His oration began with the iteration and reiteration of two simple words. Those words were, “you people.” Then he repeated them slowly, “you people.” And then once more just to let us know that something of universal, eternal import was about to follow. “You people.” A deliberate pause as the cold rain began again to patter upon our plastic helmet liners, “You people remind me,” another pause and a another deliberate and scornful scan of our ranks, “of a bunch of blind piss-ants,” and then the windup to the final connection with ultimate truth, the punch line, “crawling around trying to finds the flat side of the marble.” 

Over the decades, I’ve sat at the feet of learned academics, I’ve seen Sunday morning interviews of senate committee chairman, I’ve had to watch the smooth, undoubting faces of presidents, prelates and CEOs blathering out ungrounded certainties. I’ve listened to born-again true believers start on about “end days,” and straight-faced financial advisors on the long-term viability of the market. In all such cases, I am transported back over the years, a full half century, to the winter rain of Arkansas. I stand once again braced at-ease in my galoshes and helmet liner, hearing again for the first time those simple words of an even simpler truth, from a colloquial Solomon doing an original rural American riff on the vanity of all human endeavor. “You people, you people remind me of a bunch of blind piss-ants crawling around trying to find the flat side of the marble.”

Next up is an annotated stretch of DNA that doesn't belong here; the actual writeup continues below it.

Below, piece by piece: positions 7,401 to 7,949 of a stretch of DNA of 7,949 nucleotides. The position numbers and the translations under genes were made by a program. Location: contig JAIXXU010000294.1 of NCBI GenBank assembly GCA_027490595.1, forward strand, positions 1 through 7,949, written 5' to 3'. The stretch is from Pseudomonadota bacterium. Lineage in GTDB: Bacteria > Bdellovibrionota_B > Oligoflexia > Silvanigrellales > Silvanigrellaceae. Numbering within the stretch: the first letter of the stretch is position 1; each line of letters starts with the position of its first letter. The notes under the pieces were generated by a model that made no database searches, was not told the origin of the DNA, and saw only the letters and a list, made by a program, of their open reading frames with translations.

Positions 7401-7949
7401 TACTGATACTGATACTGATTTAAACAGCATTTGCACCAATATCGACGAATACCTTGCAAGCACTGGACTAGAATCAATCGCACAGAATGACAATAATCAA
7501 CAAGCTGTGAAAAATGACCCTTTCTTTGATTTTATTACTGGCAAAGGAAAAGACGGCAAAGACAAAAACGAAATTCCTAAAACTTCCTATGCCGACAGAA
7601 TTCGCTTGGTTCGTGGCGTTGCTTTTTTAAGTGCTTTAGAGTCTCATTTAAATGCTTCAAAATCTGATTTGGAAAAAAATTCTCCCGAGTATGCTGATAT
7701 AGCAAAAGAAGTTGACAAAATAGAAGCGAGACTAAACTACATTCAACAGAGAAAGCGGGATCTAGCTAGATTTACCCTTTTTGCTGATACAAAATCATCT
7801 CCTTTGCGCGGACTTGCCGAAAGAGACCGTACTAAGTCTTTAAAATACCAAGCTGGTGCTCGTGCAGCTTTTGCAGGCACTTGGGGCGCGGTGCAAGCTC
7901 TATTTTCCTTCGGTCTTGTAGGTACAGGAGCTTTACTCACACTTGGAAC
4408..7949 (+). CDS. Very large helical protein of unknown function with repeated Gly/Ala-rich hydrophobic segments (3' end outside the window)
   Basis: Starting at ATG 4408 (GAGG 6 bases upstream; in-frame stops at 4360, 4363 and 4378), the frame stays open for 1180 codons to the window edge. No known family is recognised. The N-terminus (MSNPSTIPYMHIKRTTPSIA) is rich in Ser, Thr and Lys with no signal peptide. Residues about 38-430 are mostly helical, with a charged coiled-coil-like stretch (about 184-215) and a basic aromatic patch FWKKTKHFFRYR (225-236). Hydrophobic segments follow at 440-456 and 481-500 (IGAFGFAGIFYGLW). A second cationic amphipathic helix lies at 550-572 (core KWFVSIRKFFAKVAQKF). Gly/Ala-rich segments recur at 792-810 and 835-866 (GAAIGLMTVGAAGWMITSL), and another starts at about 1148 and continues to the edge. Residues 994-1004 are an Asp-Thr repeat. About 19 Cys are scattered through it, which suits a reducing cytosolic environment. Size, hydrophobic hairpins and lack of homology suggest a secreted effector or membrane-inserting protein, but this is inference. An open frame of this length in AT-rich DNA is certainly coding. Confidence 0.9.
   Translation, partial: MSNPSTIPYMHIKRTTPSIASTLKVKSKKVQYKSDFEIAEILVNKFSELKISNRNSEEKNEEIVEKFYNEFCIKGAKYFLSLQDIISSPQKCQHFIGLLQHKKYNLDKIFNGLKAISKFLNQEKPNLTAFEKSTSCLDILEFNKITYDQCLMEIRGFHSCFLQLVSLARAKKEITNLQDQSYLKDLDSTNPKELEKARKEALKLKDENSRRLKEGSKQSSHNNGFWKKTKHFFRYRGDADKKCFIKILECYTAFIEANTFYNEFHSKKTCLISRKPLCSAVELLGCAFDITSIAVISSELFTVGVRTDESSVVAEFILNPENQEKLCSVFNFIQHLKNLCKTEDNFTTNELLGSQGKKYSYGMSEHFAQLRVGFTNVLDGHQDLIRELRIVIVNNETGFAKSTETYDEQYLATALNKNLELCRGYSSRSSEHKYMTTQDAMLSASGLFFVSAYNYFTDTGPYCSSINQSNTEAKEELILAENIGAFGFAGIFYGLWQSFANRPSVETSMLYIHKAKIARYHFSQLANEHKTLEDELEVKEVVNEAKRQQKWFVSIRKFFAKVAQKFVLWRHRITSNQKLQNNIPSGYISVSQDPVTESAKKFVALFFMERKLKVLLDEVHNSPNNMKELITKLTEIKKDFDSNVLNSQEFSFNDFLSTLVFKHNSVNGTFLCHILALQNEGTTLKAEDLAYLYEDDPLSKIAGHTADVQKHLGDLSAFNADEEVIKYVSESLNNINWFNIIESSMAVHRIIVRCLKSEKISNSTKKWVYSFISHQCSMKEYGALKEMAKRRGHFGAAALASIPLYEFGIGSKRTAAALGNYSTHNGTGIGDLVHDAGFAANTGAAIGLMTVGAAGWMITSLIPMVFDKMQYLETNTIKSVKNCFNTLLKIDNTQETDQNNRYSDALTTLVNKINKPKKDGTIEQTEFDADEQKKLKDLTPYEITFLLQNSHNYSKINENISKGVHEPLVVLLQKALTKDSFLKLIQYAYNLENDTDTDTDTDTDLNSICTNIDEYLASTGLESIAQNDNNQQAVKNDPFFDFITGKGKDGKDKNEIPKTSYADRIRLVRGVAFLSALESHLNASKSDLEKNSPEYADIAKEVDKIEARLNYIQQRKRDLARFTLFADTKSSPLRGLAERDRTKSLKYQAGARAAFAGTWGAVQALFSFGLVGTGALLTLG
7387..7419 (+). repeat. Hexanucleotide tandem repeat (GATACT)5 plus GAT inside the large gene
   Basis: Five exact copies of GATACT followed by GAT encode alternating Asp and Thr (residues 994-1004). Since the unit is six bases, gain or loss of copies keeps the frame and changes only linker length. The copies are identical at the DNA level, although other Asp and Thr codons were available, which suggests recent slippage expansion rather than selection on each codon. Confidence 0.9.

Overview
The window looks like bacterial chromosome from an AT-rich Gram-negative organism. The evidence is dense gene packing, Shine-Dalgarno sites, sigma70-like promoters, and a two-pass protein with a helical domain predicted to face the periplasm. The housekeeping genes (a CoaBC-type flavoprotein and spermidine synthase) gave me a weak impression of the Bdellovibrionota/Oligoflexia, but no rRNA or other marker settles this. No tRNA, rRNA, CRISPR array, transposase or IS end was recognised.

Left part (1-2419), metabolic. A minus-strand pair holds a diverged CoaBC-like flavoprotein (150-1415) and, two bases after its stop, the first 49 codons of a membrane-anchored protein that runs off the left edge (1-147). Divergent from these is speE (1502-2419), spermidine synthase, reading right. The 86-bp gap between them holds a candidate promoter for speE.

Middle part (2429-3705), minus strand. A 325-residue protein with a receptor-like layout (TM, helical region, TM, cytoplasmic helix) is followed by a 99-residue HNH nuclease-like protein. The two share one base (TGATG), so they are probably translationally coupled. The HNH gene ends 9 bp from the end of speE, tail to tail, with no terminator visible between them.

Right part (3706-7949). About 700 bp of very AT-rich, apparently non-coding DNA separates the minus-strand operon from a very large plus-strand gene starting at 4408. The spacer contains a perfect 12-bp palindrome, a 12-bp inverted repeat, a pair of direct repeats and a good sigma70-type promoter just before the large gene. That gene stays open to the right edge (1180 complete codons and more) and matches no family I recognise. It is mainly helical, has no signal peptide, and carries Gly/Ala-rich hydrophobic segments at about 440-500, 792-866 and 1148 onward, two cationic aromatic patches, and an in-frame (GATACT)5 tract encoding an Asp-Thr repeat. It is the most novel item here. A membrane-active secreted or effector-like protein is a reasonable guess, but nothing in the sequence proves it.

As a touchstone on what it all comes down to, as a succinct and verifiable description of the world and the terms of our existence as it is, has been, and ever shall be, and I’ve heard nothing since that trumps it.